This is a long, sideways ramble, inspired originally when an older image popped up in the ubiquitous side project. That inspiration, the image itself that could come from Google Maps.
Think about it, Google now owns visual records such as that simple shot.
The artist, previously, I’ve captured images of his work, murals close to one of San Antonio’s missions, and I was enthused to meet the artist himself. Humble guy with a bad arm. Good eye, good advice. Aquarius, as I recall.
San Antonio is known for the Alamo, a shrine to freedom throughout the world, and especially what is now Western America.
The slogan everyone’s heard is, “Remember the Alamo!” However, the real cry was “Remember the Alamo, Remember Goliad!” That’s only recorded in older histories, not more than a footnote in more modern texts. There are older, historically accurate maps that show Mexico stretching from its current location all the way to Seattle and Wyoming. Best ye remember what that Alamo cry stands for.
Then, too, there’s the War of Northern Aggression, as it was referred to, and still is, in Spanish-language history texts.
I warned this was long and sideways.
That artist, proud of his heritage that itself is montage of culture, languages and lands, he had kind but firm words as there was one painting I found entirely evocative. The painting was evocative because, early that very day, I’d passed a place that could very well have been the setting for the image. Then, too, I’m familiar with the idea of being homeless in pursuit of one’s dream. Or lacking in skills required to cope and keep a roof overhead.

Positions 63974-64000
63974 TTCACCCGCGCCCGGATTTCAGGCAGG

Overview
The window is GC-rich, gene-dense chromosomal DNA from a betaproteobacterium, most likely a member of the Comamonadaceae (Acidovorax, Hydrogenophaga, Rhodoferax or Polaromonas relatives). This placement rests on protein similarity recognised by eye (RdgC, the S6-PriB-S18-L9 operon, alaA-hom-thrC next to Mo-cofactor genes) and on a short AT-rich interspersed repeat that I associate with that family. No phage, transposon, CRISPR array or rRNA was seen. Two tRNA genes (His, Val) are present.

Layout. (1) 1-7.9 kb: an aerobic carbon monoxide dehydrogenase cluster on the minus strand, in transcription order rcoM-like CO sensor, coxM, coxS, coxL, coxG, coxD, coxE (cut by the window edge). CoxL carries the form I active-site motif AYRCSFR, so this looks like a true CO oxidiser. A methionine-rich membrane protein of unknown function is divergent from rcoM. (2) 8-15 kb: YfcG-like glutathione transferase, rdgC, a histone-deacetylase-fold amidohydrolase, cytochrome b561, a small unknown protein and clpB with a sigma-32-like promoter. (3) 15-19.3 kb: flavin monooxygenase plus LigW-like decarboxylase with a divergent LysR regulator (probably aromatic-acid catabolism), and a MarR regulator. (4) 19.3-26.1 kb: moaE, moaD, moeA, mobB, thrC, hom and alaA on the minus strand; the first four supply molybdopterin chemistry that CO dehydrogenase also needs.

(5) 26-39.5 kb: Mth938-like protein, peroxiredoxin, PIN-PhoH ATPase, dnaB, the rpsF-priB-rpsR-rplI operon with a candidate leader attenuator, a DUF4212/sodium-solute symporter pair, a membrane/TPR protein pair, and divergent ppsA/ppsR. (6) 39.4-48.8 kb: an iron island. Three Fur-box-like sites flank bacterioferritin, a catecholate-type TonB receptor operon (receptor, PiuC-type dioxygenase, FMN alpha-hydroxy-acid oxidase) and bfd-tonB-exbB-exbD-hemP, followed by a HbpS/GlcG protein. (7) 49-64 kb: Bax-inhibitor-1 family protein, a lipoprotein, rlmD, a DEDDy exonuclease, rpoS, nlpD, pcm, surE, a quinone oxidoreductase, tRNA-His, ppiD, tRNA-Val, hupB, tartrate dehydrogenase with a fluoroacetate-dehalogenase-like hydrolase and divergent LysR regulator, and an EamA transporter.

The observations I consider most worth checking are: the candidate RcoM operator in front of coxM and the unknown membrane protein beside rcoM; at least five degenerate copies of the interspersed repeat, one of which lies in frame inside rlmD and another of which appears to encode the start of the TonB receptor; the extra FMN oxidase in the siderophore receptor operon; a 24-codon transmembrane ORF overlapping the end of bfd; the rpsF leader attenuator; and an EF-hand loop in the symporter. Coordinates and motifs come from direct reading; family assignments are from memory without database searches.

However, that’s only part of the equations, as this is a Two-Meat Tuesday kind of entry.
The Malt House:
I encountered the work of a second artist, a San Antonio native who lost part of his arm while serving our country in Vietnam. Vietnam War. Should date and age him. In his work, I’ve mentioned this before, but in his work, there was an image of The Malt House, as it was circa 1970. Almost 40 years later, the place looks the same. Identical. Same sign, same image, almost the same prices, and probably some of the same employees.
This artist, though, he didn’t think he had “arrived,” or succeeded until he had a national showing in his old home town of San Antonio. What captured my attention, completely, was that image of the Malt House, one of those pen and pencil compositions with shades of gray, and yet, just enough color to properly evoke the grainy nature of inner-city, just a few blocks west of the downtown jail. Bail Bonds and old political posters.
Both artists have “problem” arms, and yet, both artists are strongly “hispanic,” and I use that word with reverence for cult and culture, and both artists are – by my standards – hugely successful.
One has national material, whereas his inspiration is clearly local. The other has mural work on the scale of, well, facing one of the oldest parishes in North America.
I was going to tie all this together, I had a destination in mind. Phone rang. I forgot where it was going. It means something.
Omnia Explorate, Meliore Retinete